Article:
By now, everybody’s surely seen – or at least heard of – the “Games Transfer Phenomena” report that has been all over the internet after an article appeared in both the Metro and the Daily Mail. Most gamers I know have been outraged – and so, it appears, has the study’s co-author.
Professor Mark Griffiths spoke with gaming site SPOnG, explaining that the tabloid media had gotten it wrong, twisting the scientific findings in order to better suit a negative story.
Please, pretend you’re surprised.
The report in the Metro suggests that gamers cannot tell the real world from fantasy, which has Griffiths seeing red. “For one thing, we never said that in our paper. And for a second thing, the findings don’t even hint at that.”
In fact, the findings were quite neutral – even positive in parts – according to Prof. Griffiths. He claims at least one of the reporters who spoke to him had come in with a definitely pre-defined agenda, and would do anything to get an appropriate soundbite.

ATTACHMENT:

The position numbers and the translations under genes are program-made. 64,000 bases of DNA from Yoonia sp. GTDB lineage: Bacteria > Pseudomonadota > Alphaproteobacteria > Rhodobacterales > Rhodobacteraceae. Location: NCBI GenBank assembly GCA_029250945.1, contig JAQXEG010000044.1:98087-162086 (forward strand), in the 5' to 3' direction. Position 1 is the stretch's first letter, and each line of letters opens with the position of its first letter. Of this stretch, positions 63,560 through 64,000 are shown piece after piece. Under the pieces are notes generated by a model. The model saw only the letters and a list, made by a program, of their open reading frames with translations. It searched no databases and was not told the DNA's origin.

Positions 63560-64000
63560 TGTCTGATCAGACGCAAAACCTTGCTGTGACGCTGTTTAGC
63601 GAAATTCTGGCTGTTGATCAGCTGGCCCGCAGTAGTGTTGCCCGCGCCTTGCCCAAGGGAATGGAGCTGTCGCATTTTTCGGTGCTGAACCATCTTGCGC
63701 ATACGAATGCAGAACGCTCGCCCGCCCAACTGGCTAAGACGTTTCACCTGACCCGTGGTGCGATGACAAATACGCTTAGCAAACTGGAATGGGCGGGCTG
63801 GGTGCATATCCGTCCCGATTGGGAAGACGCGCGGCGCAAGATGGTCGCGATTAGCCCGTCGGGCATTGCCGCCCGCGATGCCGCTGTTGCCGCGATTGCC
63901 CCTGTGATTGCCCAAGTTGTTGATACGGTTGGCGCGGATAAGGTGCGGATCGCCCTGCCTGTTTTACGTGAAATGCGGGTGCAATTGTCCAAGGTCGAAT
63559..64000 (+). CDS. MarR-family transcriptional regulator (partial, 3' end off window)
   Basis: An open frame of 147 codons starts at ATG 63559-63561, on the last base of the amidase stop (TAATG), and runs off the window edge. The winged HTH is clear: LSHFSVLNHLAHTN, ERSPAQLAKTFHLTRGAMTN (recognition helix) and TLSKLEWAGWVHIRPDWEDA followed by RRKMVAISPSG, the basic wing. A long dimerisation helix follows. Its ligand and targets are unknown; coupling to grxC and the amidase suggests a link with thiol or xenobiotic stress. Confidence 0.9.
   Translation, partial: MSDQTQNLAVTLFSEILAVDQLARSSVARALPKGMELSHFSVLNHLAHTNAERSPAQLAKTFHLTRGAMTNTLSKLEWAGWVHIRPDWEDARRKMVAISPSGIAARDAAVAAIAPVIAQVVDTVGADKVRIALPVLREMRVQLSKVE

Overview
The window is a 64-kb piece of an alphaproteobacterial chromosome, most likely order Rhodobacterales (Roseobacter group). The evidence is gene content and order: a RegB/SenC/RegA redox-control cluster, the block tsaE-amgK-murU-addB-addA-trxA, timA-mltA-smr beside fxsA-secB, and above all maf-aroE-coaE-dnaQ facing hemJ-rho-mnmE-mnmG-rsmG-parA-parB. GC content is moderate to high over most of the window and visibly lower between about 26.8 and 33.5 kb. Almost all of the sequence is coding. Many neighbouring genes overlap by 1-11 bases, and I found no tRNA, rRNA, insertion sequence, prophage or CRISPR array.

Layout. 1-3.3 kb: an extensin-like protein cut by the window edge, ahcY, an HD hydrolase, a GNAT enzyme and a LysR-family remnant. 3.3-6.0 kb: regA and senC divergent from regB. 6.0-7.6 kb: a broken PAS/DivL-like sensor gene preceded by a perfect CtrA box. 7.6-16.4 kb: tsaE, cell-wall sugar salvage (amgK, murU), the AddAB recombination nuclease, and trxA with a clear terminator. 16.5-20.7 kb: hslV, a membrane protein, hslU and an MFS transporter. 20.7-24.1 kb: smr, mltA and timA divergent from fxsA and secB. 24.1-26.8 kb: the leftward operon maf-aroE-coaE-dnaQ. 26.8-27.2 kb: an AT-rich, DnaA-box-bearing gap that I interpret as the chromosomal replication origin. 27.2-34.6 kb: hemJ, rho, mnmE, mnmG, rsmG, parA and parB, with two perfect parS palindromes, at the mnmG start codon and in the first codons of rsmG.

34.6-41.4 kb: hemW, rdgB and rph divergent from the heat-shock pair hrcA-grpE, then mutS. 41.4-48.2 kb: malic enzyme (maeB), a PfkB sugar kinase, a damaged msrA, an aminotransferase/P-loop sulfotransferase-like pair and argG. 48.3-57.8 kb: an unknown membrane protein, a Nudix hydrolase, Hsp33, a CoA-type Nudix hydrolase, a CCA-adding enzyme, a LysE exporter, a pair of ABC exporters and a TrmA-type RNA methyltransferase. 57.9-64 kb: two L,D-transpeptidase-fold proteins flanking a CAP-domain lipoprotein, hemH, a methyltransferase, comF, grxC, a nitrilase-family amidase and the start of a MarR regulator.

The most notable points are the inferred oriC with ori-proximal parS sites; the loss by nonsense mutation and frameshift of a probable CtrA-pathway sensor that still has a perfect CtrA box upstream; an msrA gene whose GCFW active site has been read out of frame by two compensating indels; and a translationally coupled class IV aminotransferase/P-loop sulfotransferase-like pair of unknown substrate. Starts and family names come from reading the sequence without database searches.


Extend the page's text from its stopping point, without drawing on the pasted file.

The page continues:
The actual study looked at a mere 42 gamers aged between 15 and 21, asking them to think about performing gaming acts in real life. “Of course 42 gamers is not a representative sample,” Griffiths explains. “We’re actually following that up now on a much larger scale, with participants from all over the world.”
The new study will feature more than 2,000 gamers, directly focussing on Games Transfer Phenomena (which was merely a tangent of the initial survey).
If you want to read the paper for yourself, and make up your own mind, it’s available as a PDF from SPOnG. Thank you, SPOnG!